• There is no 100% in life, yet we still set that expectation for our learners.  How often do you measure yourself?  Self-evaluation and reflection is key to becoming more successful, but never say you have done all you can.
    • It is a good thing my district uses Google, for I need unlimited storage on my Drive to list the things I know I can do better.  I have accomplished a lot, but I need to get it beyond a superficial face-lift.  I hope to develop stronger relationships with my teachers so that my power of influence can be mutual and they see that we are one giant team doing it all for the kids.
  • Where you are now?
    • Are you finishing something big?  Looking for a job promotion?  Do you have a choice or voice in what you do daily?
    • The COVA approach to learning that Lamar University instilled in me reinforced student-centered learning, project-based learning, and the ownership of work.  I now know how to compromise and find the positive in situations.  I push myself to get the the best out of everyone and everything we do as a district.  My NOW is all about the learners’ FUTURE.  
  • What you plan to do next?
    • If you are new to the DLL program, keep going!  It will be worth it.  If you are a friend or relative, thank you for following my journey along this way and I hope you continue to provide inspiration.  If you are a leader, educator, or learner, what will you do?  What will be your disruptive innovation?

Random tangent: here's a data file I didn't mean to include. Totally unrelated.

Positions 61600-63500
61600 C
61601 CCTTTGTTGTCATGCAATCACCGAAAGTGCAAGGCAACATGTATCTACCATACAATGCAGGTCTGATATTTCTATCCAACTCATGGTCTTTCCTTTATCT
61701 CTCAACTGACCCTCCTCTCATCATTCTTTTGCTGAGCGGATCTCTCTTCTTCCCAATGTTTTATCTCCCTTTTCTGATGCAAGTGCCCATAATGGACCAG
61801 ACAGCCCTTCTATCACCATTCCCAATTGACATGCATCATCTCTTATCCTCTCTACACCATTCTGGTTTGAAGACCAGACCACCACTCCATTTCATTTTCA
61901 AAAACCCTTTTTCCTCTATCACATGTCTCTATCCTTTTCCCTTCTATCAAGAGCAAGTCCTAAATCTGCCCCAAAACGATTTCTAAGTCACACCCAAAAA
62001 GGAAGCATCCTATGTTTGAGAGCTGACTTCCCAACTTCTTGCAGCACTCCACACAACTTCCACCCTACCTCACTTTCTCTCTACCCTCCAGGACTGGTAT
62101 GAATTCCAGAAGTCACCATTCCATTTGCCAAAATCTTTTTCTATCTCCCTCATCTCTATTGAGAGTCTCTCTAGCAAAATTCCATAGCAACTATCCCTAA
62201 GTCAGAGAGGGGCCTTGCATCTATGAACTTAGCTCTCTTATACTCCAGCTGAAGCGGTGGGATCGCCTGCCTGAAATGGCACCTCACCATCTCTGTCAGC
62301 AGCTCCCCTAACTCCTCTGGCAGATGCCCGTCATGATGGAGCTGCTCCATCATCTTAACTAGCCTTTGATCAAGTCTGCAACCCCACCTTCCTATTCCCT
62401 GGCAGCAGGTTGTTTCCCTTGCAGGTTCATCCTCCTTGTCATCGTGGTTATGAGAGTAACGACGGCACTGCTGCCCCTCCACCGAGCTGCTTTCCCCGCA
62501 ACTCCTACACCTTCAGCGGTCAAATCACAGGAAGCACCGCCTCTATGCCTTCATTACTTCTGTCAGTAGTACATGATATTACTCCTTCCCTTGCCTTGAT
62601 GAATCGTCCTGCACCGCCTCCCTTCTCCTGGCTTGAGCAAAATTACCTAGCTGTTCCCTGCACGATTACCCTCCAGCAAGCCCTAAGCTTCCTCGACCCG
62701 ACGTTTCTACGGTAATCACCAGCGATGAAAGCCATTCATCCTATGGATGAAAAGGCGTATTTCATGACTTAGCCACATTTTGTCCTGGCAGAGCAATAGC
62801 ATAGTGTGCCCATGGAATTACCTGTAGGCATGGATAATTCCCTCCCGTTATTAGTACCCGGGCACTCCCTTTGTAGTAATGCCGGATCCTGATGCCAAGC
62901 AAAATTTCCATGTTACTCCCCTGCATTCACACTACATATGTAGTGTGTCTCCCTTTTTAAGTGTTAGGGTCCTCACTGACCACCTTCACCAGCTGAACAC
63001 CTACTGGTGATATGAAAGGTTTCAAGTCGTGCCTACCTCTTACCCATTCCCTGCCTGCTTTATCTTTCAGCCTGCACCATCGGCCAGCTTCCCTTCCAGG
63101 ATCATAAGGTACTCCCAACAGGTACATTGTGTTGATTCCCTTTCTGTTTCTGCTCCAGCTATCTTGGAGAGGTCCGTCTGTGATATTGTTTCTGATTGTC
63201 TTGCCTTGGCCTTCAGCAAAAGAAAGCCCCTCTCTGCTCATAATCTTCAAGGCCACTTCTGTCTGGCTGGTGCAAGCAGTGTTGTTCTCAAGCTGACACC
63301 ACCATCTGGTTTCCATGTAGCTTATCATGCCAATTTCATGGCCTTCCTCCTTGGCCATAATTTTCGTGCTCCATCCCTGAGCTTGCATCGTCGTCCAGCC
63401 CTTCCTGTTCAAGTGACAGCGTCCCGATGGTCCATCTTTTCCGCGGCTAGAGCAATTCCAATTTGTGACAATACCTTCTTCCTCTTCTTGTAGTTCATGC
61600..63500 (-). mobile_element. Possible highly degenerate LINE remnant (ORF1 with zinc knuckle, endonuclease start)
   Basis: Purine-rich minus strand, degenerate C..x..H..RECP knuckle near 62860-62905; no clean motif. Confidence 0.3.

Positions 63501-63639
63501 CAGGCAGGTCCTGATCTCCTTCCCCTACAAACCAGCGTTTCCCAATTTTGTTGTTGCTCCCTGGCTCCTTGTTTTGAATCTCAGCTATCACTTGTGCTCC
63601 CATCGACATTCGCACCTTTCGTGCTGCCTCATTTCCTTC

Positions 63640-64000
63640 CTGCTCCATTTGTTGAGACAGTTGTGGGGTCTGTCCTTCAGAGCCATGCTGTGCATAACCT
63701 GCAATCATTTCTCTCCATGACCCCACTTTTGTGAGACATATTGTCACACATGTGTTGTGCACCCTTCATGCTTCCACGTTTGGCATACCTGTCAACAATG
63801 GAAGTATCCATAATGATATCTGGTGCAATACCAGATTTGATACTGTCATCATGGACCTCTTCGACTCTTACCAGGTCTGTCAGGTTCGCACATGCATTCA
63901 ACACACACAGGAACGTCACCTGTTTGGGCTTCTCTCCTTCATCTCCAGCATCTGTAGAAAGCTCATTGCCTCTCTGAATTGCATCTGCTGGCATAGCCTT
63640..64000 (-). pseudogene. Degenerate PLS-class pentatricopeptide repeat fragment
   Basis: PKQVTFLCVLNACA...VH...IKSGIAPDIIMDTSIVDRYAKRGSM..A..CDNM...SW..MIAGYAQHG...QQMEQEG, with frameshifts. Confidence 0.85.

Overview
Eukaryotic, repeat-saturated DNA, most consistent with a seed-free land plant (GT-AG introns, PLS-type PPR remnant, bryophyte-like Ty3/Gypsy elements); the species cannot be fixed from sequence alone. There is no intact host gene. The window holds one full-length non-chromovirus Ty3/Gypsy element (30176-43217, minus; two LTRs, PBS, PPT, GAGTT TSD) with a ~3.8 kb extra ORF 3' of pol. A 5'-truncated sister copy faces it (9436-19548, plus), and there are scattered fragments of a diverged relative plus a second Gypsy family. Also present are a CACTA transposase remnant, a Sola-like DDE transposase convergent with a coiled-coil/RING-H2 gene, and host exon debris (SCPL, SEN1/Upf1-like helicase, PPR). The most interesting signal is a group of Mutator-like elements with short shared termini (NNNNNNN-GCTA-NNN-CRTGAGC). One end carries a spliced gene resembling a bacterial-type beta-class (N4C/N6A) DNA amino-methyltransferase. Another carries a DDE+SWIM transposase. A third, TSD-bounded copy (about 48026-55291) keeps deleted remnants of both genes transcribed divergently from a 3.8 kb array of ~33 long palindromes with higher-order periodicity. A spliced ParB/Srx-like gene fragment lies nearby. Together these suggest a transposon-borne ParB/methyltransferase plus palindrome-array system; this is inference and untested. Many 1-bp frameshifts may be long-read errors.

• I found my answers in Texas, and I never stepped a foot into the state or a classroom.  The decision to pursue this degree could quite possibly be the best thing that has happened to me as a professional.  My foundation is finally complete and I look to build from here.  Please consider making a change in your work environment.  Make someone or something better by challenging yourself.  Thank you!

DISCLAIMER:  This video must be played on a Chrome browser on a chromebook, laptop, or desktop.  An updated version of the video will be recreated in the next few days to bypass this issue.

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A Loss for Words

I don’t know if I am coming, going, halfway there, digging a hole, or building something special.  I have pushed myself to overcome many deadlines and expectations over the last 18 months.  In the end, or what we can temporarily call the end, it has been tremendously worthwhile.  I am speaking about my graduate program at Lamar University finishing, but I am also talking about so much more.  In the last few weeks I sold the home that my wife and I purchased before our marriage and have brought two children home to.  I ended my first year in a brand new position that has me incredibly excited to continue as an innovator.  As a coach I saw a lacrosse season end in a way that hurt so much, that it shifted my mindset on how I will forever approach coaching.  A few weeks ago, I talked about my Whirlwind.  Washington D.C. was amazing and it was an incredible honor to be honored as a Schools to Watch for the state of NJ.   The last week also brought the end to time away from my family.  Daddy Daycare is in session, and boy it feels good!